Minorities Students Struggle with Arabic in State-Run Schools

April 30, 2007

Author: Amar Guriro

Source: Daily Times


KARACHI: Seven-year-old Angela finds it difficult to study Islamiyat at school. “I don’t know if I have to study it or not, but it’s really difficult to pronounce the Arabic properly,” she said.

Angela, one of many children belonging to the Hindu Maheshwari, is a class three student at N. A. Bechar Government Primary School that has been converted into the Syed Mahmood Shah Ghazi Government Primary School in Old Kumbhar Para near Lee Market in Lyari Town.

She is one of thousands of other non-Muslim students, including Hindus and Christians, who are left with no choice but to study Islamic education rather than their own religion in state-run educational institutions. A majority of over two million Pakistani Hindus have lived and worked in Sindh for centuries and half a million of them live in Karachi city alone. The Sindh government and the education board of Karachi have failed to implement a separate syllabus in the city’s primary and middle schools for minority students.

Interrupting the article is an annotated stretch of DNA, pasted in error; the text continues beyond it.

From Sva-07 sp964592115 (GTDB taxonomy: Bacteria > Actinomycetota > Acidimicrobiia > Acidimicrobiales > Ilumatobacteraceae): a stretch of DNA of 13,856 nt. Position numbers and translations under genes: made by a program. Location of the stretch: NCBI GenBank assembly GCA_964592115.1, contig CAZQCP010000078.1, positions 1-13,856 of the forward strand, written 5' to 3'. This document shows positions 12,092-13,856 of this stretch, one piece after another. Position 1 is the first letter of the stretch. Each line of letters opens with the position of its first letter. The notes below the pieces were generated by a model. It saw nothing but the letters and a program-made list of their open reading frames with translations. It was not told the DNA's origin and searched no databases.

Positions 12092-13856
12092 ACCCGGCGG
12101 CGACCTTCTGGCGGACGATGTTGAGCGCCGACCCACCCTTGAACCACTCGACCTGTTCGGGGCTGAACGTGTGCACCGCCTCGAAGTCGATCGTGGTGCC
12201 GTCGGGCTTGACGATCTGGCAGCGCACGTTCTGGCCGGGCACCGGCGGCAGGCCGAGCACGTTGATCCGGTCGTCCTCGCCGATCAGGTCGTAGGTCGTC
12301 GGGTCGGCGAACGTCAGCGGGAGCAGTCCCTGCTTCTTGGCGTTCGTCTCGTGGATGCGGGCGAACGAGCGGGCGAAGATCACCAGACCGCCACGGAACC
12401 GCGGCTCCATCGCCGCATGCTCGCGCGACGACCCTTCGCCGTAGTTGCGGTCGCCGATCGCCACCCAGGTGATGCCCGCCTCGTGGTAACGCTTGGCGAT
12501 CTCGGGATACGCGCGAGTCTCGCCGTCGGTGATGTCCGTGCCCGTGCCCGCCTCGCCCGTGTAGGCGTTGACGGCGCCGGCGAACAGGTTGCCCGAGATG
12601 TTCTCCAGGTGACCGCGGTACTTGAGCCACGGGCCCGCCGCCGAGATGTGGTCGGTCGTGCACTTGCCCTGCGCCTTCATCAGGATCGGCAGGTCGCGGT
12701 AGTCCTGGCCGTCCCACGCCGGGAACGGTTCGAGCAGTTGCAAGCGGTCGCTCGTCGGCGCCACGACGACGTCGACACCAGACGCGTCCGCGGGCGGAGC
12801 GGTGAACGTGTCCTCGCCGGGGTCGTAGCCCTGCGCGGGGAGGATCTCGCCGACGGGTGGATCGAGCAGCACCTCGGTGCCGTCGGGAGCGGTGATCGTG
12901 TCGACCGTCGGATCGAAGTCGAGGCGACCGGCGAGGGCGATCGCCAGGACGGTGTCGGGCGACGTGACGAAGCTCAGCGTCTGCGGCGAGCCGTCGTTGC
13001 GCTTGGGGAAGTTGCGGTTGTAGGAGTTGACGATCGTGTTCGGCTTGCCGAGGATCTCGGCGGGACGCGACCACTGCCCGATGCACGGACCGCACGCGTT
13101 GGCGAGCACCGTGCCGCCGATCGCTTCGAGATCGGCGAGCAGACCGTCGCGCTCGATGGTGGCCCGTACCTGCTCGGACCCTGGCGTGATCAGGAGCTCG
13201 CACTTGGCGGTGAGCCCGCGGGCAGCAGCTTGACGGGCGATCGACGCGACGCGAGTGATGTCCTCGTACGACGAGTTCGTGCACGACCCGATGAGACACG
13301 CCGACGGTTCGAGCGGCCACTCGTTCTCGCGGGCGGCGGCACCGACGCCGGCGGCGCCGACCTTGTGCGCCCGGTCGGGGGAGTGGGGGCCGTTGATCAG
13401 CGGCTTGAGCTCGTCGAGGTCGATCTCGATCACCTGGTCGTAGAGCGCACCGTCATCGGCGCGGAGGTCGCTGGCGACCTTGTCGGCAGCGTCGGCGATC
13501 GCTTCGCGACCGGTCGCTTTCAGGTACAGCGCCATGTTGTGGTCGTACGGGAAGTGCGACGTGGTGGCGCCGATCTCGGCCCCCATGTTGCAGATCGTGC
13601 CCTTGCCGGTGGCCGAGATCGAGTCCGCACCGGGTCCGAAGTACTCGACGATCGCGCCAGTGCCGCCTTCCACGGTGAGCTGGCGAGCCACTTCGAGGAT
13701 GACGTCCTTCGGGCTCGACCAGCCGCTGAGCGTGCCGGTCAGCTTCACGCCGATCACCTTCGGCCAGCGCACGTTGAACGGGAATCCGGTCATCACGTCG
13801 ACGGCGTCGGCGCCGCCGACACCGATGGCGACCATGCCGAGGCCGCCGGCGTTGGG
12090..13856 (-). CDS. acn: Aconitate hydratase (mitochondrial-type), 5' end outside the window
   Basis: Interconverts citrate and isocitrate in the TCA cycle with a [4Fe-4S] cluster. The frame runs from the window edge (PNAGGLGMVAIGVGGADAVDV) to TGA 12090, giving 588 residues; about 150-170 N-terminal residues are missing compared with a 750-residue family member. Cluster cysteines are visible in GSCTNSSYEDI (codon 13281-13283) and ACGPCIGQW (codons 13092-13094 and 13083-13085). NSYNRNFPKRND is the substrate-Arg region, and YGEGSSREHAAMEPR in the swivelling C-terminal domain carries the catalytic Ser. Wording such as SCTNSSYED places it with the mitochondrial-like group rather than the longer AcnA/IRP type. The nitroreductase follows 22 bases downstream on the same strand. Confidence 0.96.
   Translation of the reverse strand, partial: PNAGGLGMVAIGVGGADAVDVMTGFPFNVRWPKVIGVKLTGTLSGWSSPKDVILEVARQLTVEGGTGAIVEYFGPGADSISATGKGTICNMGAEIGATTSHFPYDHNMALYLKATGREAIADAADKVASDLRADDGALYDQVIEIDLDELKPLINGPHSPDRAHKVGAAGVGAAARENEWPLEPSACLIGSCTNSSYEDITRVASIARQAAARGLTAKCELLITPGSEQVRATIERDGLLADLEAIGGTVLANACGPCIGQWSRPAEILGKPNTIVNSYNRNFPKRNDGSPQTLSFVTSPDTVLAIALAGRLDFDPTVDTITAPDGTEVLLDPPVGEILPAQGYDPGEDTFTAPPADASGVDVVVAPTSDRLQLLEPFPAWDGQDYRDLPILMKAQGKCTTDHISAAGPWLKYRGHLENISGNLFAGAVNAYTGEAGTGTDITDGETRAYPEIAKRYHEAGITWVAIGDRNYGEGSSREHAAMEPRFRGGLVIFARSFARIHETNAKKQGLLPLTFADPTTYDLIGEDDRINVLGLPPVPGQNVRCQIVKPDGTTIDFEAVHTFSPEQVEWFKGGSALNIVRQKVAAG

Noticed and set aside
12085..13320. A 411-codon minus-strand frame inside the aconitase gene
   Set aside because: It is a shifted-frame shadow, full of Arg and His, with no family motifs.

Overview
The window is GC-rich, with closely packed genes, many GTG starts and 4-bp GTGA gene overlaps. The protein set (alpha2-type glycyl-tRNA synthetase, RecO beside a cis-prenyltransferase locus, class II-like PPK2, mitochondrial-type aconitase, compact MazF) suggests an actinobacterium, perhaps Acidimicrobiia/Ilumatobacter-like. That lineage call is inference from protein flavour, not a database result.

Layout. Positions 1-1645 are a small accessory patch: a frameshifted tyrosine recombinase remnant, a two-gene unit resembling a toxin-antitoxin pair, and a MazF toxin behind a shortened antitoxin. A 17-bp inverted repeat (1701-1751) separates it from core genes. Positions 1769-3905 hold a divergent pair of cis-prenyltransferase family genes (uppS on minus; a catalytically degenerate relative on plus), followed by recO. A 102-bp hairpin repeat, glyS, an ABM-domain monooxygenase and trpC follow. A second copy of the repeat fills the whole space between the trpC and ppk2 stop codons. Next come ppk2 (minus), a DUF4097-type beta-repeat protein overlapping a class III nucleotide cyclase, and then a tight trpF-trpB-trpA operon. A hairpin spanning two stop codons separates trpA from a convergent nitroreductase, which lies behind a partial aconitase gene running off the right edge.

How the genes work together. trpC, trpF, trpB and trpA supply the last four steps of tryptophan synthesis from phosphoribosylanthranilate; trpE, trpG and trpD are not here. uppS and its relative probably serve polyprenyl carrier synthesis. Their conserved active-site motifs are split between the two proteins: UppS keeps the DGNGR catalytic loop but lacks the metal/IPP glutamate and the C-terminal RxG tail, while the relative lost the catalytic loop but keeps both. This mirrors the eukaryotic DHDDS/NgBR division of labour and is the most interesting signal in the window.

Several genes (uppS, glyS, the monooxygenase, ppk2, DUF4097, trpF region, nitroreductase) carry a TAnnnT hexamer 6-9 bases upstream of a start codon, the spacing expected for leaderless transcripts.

“Islamiyat” (Islamic studies) is compulsory for all Muslim students in state-run schools but there is no parallel curriculum in other religions. The education board has introduced “Akhlaqiyyat” or Ethics to cater to them but most of the state-run schools in Karachi do not allow non-Muslim students to take it up. In reality, teachers often force these students to sit in Islamiyat classes. This takes place even though no written permission has been acquired from the parents of the child in question.